Speare Blog posted on Apr 20 2017 6:53PM

How to Write a Persuasive Essay

by Chris Angelopoulos


A good persuasive essay is like a skilled lawyer arguing for a case in a courtroom. At the end of the trial, all the jurors should be convinced that the case presented by the lawyer represents the truth of what happened. This type of essay clearly lays out of the facts, gives a convincing interpretation, and attempts to win over the reader with evidence.

Consider the Options

As explained in the other essay articles in this series, brainstorming is often the first step along the journey of essay writing. A good paper always starts with a good idea. Take a look at some of the techniques listed in the brainstorming article for an assortment of methods for doing so. Writing down ideas on a notepad or using Speare to record ideas on the go can be a great way to spark creativity.

Opposition Research

After choosing a topic, the next step is to examine, analyze, and inspect it from every angle possible. Since a persuasive essay is about presenting a point of view, it’s necessary to have in-depth knowledge about it and understand a wide range of perspectives on the topic. Knowledge of the topic will help a writer build a case with supporting evidence, and understanding competing perspectives will allow for more effective refutation.

Choose the One

With extended knowledge of a topic, it can sometimes be tempting to spill all of it on the page in an effort to be thorough, but it is important to stay focused. Craft a perspective that best fits the evidence and develop it into a concise, focused, and defensible thesis statement.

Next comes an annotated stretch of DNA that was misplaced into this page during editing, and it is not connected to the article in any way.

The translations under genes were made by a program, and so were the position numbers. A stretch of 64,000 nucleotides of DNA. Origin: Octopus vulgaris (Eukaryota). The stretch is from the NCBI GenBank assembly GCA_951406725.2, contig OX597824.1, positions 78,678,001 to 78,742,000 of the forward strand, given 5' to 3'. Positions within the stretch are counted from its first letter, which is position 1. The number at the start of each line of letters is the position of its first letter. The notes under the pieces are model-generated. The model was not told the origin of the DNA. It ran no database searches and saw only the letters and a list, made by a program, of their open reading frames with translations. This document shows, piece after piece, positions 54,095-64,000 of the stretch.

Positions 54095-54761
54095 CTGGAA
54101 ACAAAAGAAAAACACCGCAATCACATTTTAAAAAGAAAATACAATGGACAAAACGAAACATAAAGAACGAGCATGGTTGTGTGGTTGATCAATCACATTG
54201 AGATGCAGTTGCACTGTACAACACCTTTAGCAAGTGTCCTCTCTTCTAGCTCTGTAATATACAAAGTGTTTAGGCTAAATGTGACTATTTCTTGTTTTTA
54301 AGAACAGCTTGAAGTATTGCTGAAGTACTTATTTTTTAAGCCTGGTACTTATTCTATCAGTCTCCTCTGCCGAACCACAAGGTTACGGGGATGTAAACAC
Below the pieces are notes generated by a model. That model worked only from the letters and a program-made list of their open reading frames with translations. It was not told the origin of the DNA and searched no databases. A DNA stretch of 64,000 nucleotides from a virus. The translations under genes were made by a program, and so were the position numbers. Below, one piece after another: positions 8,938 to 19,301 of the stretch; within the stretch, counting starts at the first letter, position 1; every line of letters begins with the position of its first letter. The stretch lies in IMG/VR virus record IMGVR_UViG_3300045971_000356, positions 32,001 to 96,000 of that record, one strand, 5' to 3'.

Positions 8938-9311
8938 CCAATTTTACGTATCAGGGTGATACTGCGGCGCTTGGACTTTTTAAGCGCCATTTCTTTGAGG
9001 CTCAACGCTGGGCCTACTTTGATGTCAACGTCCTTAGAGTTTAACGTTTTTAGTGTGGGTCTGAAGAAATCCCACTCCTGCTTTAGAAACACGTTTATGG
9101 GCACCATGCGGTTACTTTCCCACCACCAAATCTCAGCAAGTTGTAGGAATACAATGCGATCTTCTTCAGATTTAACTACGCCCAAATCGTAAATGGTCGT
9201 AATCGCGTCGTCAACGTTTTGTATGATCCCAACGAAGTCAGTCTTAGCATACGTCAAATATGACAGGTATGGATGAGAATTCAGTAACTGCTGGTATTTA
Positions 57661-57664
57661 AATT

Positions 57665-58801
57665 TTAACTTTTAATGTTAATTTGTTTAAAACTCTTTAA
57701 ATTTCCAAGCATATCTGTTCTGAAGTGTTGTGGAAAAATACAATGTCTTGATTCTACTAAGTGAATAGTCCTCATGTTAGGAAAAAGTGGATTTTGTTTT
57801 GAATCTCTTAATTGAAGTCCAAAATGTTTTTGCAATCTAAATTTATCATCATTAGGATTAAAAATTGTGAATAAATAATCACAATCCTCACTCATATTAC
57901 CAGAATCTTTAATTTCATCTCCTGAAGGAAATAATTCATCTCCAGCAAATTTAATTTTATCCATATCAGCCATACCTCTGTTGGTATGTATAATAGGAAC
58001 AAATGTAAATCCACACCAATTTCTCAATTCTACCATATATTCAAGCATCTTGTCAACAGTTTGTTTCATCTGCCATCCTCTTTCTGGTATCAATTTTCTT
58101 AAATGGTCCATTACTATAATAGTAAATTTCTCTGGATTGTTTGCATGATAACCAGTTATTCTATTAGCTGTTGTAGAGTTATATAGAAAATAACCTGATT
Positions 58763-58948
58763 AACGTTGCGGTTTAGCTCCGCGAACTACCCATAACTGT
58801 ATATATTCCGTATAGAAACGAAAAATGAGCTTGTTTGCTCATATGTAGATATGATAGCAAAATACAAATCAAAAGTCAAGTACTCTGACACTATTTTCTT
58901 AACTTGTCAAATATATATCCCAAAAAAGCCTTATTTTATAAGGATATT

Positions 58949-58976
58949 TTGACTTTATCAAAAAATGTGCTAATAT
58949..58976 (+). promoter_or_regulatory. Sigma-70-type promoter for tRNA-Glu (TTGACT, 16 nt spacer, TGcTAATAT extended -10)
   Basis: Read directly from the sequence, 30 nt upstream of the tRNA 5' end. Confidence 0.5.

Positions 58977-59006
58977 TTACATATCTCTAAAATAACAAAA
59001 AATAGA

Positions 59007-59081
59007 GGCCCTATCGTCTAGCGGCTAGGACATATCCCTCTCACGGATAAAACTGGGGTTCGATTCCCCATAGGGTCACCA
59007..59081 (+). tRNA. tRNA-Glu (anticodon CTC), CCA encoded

Know the Audience

Knowing the target audience can be a big benefit when choosing a topic and developing a thesis statement. Arguing for the elimination of tenure may not engender good will toward the writer of such an article in a professor reading it. A persuasive essay aimed at farmers that argues for the elimination of farming subsidies might be better received if the writer includes that doing such a thing in conjunction with a change in tax policy might actually provide a net benefit.

Build the Case

A persuasive essay requires a backbone to stand on its own. That backbone starts with an opening statement that grabs readers’ attention and keeps them interested. The next step is to give a brief overview to provide some background and details. After that, the thesis statement provides clarity and direction for the rest of the paper. There are often three supporting points, each in a paragraph, that follow the thesis. Speare makes it easy to structure documents in a logical order. Sketch the beginning of an outline by entering your thesis, adding supporting points, cutting down to the strongest ones, and adding detail until the final paper takes form.

Present the Evidence

The guiding idea throughout this process is to present compelling evidence that the thesis statement represents the correct perspective on the subject in question. Depending on the ideas involved, it might make sense to provide quantitative data and real numbers, where such information is available, in order to bolster the argument and make competing perspectives seem even less likely.


A persuasive essay requires that the writer choose and research a topic, take a stance, and make a compelling argument in support of the thesis. It’s not hard to argue for the best idea in the room, and it gets even easier when it is built on the solid foundation of evidence.